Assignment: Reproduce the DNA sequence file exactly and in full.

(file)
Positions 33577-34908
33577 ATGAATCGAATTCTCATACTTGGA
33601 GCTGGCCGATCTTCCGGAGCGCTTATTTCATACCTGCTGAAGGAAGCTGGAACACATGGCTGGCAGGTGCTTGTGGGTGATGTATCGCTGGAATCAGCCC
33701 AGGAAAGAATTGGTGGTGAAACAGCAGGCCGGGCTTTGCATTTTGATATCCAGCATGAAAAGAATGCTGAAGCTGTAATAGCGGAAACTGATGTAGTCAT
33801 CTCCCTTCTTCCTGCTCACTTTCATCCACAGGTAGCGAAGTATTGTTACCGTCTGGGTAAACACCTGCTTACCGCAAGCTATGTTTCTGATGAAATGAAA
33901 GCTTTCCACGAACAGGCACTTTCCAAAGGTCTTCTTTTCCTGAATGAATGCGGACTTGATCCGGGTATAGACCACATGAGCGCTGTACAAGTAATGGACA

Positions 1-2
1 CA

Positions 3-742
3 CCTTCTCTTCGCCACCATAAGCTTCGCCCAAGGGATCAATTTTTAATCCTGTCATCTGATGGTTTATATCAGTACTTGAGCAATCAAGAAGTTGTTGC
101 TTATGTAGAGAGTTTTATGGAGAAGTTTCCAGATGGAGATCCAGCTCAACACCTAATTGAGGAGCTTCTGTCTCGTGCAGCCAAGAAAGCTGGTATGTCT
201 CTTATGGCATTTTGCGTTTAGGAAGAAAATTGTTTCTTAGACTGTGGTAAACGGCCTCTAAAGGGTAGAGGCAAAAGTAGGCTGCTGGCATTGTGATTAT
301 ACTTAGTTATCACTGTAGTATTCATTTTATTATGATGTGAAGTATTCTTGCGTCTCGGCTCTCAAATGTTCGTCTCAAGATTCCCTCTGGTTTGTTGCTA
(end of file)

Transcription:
Positions 33577-34908
33577 ATGAATCGAATTCTCATACTTGGA
33601 GCTGGCCGATCTTCCGGAGCGCTTATTTCATACCTGCTGAAGGAAGCTGGAACACATGGCTGGCAGGTGCTTGTGGGTGATGTATCGCTGGAATCAGCCC
33701 AGGAAAGAATTGGTGGTGAAACAGCAGGCCGGGCTTTGCATTTTGATATCCAGCATGAAAAGAATGCTGAAGCTGTAATAGCGGAAACTGATGTAGTCAT
33801 CTCCCTTCTTCCTGCTCACTTTCATCCACAGGTAGCGAAGTATTGTTACCGTCTGGGTAAACACCTGCTTACCGCAAGCTATGTTTCTGATGAAATGAAA
33901 GCTTTCCACGAACAGGCACTTTCCAAAGGTCTTCTTTTCCTGAATGAATGCGGACTTGATCCGGGTATAGACCACATGAGCGCTGTACAAGTAATGGACA

Positions 1-2
1 CA

Positions 3-742
3 CCTTCTCTTCGCCACCATAAGCTTCGCCCAAGGGATCAATTTTTAATCCTGTCATCTGATGGTTTATATCAGTACTTGAGCAATCAAGAAGTTGTTGC
101 TTATGTAGAGAGTTTTATGGAGAAGTTTCCAGATGGAGATCCAGCTCAACACCTAATTGAGGAGCTTCTGTCTCGTGCAGCCAAGAAAGCTGGTATGTCT
201 CTTATGGCATTTTGCGTTTAGGAAGAAAATTGTTTCTTAGACTGTGGTAAACGGCCTCTAAAGGGTAGAGGCAAAAGTAGGCTGCTGGCATTGTGATTAT
301 ACTTAGTTATCACTGTAGTATTCATTTTATTATGATGTGAAGTATTCTTGCGTCTCGGCTCTCAAATGTTCGTCTCAAGATTCCCTCTGGTTTGTTGCTA